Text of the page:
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I built a cabinet from big-box plywood. I used 1/2" for tops and bottoms and 3/4" for the sides.

This 16"dx22"hx30"w deep cabinet will be inset into the wall and fastened to the studs (so the back 12.5" will be hanging with no support). It will then be trimmed and painted so if a joint ever fails, it will be a big problem.

I used 1 1/4" screws, with pre-drilling and countersinking. But, TBH, it didn't feel like there was enough grab. Did I use screws that were too short?

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Or did I pre-drill it with too big a bit?

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  • Just for clarity you might want to edit to say under-length, since undersize would, I think, commonly be understood to mean the screw gauge, not length. So anyway, if you glued as well as screwed (which is both common practice and very advisable) then you're probably fine, since the glue might do most of the heavy lifting. If you feel you need the extra security though by all means go with longer screws (with the appropriate pilot created as necessary). And it'll give you the opportunity to use actual wood screws instead of bugle-head drywall screws :-)
    – Graphus
    Sep 30, 2023 at 6:39
  • Drywall screws actually get a lot of bad press in woodworking circles but actually they seem like they're fine in practice so don't sweat using them in future. Most of the bad stuff said about them is based on assumptions and repetition of other people's statements, not on any actual testing of drywall screws for wood/board materials. Stumpy Nubs did a video on this last year if you're interested in seeing more.
    – Graphus
    Sep 30, 2023 at 6:42

2 Answers 2

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Did I use screws that were too short?

I'd personally be a little concerned they were a tad short, mainly if they were the sole means of fixing (but also in a different context1). As I mentioned in the Comments, if you glued as well as screwed then the glue will of course be doing a lot to hold this cabinet together, and in an ideal world could be used by itself with no brads, nails or screws to help lock everything together.

did I pre-drill it with too big a bit?

Sorta. But if the combination bit was adjusted exactly as seen in relation to the screw, no I don't think so. You certainly would not want to drill a full-length pilot hole with a bit of that size2 however!

Note: a proper combination bit for pre-drilling in a single operation should either have a longer, tapered bit in its centre, or be stepped, so that it drills two distinct holes sizes — for the clearance and pilot portions of the hole.


1 Given this is not a freestanding cabinet and will be built into the wall though, I think you have zero to worry about.

2 Remember there are two or three components to pre-drilled holes, the countersink/counterbore on top (IF present), the clearance hole that the screw should not engage with (assuming the threads extend up that far), and the pilot hole. The pilot hole should be approximately the core diameter of the screw used, no larger, and in softer wood and plywood (also MDF and chipboard) you can get away with under-drilling the pilot to maximise hold.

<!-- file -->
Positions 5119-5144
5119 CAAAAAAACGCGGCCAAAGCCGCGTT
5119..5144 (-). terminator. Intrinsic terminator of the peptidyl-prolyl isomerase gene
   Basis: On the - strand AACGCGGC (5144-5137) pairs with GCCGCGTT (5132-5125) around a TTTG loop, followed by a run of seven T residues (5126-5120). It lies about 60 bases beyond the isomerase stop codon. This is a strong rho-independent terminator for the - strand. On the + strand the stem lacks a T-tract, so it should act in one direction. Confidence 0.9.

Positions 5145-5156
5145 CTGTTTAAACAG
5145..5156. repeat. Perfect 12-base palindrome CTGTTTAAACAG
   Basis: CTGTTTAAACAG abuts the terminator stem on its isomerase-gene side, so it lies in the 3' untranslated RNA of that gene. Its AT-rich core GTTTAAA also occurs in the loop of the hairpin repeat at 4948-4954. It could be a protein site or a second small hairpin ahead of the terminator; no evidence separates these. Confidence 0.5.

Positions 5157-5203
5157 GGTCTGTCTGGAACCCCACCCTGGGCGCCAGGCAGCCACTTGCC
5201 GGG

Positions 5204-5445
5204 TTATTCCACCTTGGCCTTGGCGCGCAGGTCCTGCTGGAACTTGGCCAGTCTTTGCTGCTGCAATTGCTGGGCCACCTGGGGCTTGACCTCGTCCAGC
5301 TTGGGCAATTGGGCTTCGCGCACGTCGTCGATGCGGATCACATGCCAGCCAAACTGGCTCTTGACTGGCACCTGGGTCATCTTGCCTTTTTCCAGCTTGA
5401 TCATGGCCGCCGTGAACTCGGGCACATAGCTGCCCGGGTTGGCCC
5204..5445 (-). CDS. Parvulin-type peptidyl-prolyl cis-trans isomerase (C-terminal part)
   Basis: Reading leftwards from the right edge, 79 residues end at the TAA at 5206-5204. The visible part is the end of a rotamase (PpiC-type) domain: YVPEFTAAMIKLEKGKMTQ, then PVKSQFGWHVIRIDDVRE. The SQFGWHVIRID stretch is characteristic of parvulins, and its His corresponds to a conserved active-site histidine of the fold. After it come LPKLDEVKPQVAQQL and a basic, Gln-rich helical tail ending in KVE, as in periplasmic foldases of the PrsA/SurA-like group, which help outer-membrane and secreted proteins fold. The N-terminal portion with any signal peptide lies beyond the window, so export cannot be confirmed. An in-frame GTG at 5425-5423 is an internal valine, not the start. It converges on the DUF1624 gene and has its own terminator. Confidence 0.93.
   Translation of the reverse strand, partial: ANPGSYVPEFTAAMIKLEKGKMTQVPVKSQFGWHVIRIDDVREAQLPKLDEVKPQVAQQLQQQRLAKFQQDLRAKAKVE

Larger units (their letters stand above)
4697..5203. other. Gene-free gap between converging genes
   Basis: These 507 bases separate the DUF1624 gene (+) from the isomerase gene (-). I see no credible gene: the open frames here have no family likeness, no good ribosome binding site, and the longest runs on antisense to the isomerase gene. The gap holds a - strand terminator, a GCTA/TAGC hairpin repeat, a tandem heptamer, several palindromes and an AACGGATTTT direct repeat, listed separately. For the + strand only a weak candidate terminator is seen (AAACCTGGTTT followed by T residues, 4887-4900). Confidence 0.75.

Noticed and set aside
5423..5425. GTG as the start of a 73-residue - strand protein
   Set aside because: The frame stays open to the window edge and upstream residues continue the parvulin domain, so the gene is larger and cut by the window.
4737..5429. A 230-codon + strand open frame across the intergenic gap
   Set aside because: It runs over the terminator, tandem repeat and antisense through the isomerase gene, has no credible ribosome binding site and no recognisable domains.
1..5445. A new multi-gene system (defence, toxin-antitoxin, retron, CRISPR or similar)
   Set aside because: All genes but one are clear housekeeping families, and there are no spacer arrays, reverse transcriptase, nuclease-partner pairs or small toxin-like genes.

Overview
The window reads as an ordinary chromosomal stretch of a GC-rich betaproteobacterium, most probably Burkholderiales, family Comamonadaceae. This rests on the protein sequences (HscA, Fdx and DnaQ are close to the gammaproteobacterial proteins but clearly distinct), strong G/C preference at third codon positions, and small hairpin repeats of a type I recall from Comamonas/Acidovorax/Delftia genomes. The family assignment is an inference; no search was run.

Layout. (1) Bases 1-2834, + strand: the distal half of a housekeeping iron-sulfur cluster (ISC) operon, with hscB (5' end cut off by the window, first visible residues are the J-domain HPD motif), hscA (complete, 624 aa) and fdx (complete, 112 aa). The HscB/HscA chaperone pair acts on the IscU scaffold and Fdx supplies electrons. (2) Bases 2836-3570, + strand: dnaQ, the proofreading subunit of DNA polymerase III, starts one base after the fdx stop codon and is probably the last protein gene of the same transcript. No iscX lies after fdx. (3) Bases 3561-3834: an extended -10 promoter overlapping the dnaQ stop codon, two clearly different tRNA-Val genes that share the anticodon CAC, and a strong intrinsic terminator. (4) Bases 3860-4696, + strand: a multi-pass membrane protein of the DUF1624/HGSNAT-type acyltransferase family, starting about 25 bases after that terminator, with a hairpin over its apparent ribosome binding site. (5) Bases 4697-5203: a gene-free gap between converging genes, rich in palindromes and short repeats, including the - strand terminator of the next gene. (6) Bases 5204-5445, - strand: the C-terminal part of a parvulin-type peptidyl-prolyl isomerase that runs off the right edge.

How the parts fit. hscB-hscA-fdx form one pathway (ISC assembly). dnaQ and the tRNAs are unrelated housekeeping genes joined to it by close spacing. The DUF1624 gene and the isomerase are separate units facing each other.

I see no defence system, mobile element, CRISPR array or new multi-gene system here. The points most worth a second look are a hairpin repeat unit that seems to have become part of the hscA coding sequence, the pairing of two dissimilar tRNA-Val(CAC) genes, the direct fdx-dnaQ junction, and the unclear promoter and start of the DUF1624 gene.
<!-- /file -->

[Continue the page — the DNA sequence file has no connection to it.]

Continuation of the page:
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Yes, you used the wrong screws and at the wrong angle. Sheetrock and or drywall screws are designed for there purpose. Which is NOT wood working screws. They are to brittle. Next time, do yourself a favor and get a pocket hole jig. They are self explanatory and very strong. This jig is designed to connect inside corners and hidden fasteners. They take the guesswork out of the equation. Like the gentleman before. You should be OK with your project. I am a professional finish carpenter with 30 years experience.

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    Hi, welcome to StackExchange. I'm afraid I've also been guilty of spreading the myth or misconception about drywall screws being brittle. Perhaps some are (or they used to be?) but it's clear some aren't. Stumpy Nubs did a video on it last year if you want to see more, which includes his examples of them not failing after many years under heavy load :-)
    – Graphus
    Nov 15, 2023 at 18:50
  • Long before the internet was available to spread myths at the speed of light, I built a storage rack out of 2x4s and held it together with 2" & 3" drywall screws. It stood for more than 25 years and was loaded with more and more cruft over the years. 99% of those screws were in shear and none failed. I don't use drywall screws for projects now because I've grown a great disdain for Phillips head drive and much prefer Torx (which is 100% inappropriate for dry walling), not because of concerns about the screw's strength.
    – FreeMan
    Nov 17, 2023 at 15:11
  • I've never once had a drywall screw break.
    – LarryBud
    Nov 22, 2023 at 15:25

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